Most of today’s ’health experts’ are facing the wrong way, looking at illness, blind to the majesty and enormousness of health – that exists in plain view behind them. It’s time to turn around, smell the roses, and explore the stars.
After several years researching and writing about the concepts of health and healthiness, as opposed to illness, I have consolidated many of the concepts from this site and the sister site: PersonalHealthFreedom, into a book that provides a foundation for the concepts of healthicine.
Purchase paper edition on Amazon. Purchase Kindle edition on Amazon.
Healthicine: the Arts and Sciences of Health and Healthicine is the book that lays the foundation for exploration of the concepts of healthicine. It is available on Kindle, as well as in traditional paper format. The Kindle version has colour illustrations – and links to larger versions of the illustrations. The paper format has illustrations in black and white. Click here to view full size colour versions of the book illustrations.
Here is a preview of what you can find in the book, chapter by chapter:
1 On Health – what is health? We normally study healthiness only through our attempts to fight illness. As a result we are, in a sense, blind to the actual concepts of health and healthiness. We meet Alice and Zizi, two friends who have no illnesses – but are not sure who is ‘healthiest’.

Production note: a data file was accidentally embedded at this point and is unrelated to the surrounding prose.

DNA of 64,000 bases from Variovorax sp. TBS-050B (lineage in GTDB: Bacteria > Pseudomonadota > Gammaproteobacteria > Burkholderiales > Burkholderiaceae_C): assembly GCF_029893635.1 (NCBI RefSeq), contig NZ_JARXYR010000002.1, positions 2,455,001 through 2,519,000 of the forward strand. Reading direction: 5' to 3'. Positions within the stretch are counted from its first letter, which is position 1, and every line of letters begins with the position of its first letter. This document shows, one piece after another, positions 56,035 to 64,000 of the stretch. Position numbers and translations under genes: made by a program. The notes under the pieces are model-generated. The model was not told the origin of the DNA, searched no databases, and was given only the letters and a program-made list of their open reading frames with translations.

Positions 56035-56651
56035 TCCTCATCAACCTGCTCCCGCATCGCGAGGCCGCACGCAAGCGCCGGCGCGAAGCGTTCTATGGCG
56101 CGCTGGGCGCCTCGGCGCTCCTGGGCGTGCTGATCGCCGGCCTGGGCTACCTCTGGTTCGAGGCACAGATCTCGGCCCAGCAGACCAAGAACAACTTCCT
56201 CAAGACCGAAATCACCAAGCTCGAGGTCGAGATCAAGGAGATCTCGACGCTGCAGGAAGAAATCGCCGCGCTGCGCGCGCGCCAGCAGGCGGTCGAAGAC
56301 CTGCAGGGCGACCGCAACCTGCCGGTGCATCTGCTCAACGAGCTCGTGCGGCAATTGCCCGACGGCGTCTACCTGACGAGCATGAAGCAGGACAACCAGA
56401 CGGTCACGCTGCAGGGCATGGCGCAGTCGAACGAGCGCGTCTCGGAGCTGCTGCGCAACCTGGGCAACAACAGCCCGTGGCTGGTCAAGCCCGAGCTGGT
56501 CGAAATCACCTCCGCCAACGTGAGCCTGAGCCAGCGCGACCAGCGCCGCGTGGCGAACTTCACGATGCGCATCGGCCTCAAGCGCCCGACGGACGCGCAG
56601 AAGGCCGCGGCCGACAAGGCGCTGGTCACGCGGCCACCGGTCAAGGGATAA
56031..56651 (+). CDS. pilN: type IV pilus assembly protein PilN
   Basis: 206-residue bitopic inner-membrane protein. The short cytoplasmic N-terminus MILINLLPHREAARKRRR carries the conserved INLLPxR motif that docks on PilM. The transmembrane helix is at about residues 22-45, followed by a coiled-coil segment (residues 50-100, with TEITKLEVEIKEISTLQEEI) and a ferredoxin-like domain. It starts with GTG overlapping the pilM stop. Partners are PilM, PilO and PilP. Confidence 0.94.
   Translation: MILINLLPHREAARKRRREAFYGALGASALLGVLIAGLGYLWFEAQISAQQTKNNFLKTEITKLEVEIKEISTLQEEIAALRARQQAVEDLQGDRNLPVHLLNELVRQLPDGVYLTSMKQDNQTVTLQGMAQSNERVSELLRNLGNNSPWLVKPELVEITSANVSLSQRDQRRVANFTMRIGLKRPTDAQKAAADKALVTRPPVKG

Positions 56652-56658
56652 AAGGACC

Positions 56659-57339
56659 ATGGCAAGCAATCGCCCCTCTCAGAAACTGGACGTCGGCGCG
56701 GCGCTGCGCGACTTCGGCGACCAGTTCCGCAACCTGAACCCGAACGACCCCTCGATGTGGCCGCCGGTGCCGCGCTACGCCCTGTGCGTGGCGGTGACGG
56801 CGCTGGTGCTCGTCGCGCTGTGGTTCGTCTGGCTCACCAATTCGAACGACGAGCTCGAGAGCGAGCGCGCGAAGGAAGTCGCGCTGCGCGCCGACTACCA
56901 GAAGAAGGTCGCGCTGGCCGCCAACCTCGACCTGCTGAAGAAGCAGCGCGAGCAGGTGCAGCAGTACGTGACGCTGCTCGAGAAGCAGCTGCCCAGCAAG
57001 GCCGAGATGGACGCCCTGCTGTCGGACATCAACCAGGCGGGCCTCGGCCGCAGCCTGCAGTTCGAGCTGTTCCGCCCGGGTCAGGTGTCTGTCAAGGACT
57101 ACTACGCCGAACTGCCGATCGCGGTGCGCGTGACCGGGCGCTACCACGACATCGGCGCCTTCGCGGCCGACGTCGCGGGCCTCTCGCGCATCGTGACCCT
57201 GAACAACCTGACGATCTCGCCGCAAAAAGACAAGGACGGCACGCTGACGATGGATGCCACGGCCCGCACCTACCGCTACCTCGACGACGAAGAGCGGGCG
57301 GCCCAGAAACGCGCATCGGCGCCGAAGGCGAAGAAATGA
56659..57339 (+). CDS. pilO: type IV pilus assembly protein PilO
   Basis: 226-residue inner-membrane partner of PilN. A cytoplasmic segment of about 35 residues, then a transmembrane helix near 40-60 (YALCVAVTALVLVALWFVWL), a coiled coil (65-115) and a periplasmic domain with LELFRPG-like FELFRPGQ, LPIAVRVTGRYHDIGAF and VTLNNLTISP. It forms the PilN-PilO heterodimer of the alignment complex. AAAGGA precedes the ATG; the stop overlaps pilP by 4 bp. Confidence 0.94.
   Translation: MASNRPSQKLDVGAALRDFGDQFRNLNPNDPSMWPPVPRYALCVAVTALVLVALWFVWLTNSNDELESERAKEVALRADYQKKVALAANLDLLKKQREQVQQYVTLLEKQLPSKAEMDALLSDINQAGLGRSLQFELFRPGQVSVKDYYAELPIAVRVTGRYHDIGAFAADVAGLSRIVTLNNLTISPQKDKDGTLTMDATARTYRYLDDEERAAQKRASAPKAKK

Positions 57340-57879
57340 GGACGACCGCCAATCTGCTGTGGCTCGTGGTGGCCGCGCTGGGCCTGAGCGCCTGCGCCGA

2. The Foundations of Healthicine – the concepts of health flow from the concepts of life, from genetics through body, mind, and spirit – to communities. The study of health requires a ‘health’ perspective, and health goals, as opposed to an illness persective – and illness goals.
3. Hierarchies of Function and Process – healthiness is not about balance, it is about balancing. Every component of our healthiness is continually working to find health through balancing.
4. Signs and Symptoms – what are the signs of healthiness? What are the symptoms? We normally study signs and symptoms as if they were only indications of illness.
5. Measuring Healthiness – how might we learn to measure healthiness? What can we learn from measuring healthiness?
6. Aging and Infirmity – what are the differences between unhealthiness, illness and aging? Is aging a disease? Is it an unhealthiness? How can we tell?
7. Illness – what is illness? What are the causes of illness? What are the relationships between healthiness and illness?
8. Diagnosis – why is diagnosis so difficult? What types of illness are most difficult to diagnose? What is the fundamental error, or omission, in many medical diagnoses?
9. Preventing Illness – what is the most effective technique to prevent illness? Does red wine make us healthier? How can prevention help us to better health, as opposed to ‘better illness’?
10.How to Create and Improve Healthiness – what are the fundamental techniques we can use to create and improve healthiness?
11.The Failing Edge of Modern Medicine – modern medicine works wonders and saves many lives, but there are situations where it fails miserably. What can we learn from this?